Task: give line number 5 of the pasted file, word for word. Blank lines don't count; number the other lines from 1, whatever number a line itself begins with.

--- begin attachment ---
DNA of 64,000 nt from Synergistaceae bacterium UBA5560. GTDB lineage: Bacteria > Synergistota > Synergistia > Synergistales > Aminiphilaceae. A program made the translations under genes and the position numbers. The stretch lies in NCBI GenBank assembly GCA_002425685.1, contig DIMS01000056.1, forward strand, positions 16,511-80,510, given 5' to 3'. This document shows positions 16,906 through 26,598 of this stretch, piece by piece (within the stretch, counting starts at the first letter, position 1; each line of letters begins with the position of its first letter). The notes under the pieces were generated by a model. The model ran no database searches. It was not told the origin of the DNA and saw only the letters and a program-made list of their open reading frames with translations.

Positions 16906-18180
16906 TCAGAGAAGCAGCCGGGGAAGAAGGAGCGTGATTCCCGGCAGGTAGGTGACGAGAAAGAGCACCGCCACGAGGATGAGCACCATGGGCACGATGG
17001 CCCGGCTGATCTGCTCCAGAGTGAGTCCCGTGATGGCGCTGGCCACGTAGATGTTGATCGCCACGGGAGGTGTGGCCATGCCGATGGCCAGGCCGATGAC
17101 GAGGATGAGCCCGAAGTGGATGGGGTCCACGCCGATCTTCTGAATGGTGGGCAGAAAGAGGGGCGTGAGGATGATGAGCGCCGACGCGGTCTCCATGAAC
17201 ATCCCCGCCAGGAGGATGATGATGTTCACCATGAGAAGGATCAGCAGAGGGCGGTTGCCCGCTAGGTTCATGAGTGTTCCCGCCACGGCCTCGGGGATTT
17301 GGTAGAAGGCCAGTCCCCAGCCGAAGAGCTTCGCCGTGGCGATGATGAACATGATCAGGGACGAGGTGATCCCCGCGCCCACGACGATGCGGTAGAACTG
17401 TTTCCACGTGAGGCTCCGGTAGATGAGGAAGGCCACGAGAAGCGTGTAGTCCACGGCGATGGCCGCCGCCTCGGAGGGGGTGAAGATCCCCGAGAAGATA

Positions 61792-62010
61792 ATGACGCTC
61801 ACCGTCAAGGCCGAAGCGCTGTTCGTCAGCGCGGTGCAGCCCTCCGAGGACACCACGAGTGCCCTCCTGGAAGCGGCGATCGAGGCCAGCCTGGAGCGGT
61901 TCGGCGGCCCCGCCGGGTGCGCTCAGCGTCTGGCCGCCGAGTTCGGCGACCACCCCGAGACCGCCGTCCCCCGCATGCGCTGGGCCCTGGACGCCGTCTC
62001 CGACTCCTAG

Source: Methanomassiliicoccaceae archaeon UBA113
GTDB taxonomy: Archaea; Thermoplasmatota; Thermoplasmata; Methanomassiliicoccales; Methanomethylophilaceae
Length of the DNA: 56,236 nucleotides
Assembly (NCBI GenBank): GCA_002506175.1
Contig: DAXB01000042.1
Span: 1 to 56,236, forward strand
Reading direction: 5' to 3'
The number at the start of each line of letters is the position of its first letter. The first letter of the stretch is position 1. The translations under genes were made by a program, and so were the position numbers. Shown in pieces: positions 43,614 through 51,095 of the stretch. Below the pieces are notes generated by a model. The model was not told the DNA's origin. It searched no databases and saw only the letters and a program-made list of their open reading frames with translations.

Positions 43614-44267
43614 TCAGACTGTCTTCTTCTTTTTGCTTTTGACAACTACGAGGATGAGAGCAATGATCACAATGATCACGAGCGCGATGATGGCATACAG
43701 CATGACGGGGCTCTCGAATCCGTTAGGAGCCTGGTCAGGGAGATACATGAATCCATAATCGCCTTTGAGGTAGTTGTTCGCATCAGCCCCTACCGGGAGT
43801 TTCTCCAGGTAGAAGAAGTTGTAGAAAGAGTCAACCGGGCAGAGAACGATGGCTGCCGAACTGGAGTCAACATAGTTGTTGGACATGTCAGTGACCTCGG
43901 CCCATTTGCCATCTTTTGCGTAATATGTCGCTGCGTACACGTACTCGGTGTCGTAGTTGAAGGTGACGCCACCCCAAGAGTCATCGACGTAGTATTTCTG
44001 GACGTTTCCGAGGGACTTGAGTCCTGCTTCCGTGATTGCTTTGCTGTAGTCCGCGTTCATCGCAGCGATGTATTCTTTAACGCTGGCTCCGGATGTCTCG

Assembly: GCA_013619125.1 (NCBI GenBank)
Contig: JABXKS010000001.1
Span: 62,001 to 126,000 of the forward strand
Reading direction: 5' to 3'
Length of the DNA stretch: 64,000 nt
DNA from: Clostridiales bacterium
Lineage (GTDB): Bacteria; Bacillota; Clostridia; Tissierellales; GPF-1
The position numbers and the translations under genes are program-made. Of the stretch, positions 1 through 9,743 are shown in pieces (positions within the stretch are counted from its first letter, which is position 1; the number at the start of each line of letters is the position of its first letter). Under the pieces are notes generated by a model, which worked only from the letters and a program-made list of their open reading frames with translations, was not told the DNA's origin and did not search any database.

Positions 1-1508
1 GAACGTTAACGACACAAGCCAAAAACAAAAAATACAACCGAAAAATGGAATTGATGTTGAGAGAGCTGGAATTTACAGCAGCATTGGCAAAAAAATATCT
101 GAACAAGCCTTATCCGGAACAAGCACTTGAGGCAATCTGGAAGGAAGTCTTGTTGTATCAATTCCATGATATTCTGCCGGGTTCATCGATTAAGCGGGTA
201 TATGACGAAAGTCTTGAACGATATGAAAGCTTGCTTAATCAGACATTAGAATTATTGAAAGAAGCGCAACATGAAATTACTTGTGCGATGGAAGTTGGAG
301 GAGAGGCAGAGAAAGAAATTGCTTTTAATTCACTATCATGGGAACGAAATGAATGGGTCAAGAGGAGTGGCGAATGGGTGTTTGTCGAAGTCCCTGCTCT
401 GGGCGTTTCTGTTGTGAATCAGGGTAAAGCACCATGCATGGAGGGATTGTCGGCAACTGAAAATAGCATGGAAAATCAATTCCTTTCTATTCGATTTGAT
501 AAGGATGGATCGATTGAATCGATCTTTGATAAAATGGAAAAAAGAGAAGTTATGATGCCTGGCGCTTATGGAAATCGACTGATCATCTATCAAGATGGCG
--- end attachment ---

17101 GAGGATGAGCCCGAAGTGGATGGGGTCCACGCCGATCTTCTGAATGGTGGGCAGAAAGAGGGGCGTGAGGATGATGAGCGCCGACGCGGTCTCCATGAAC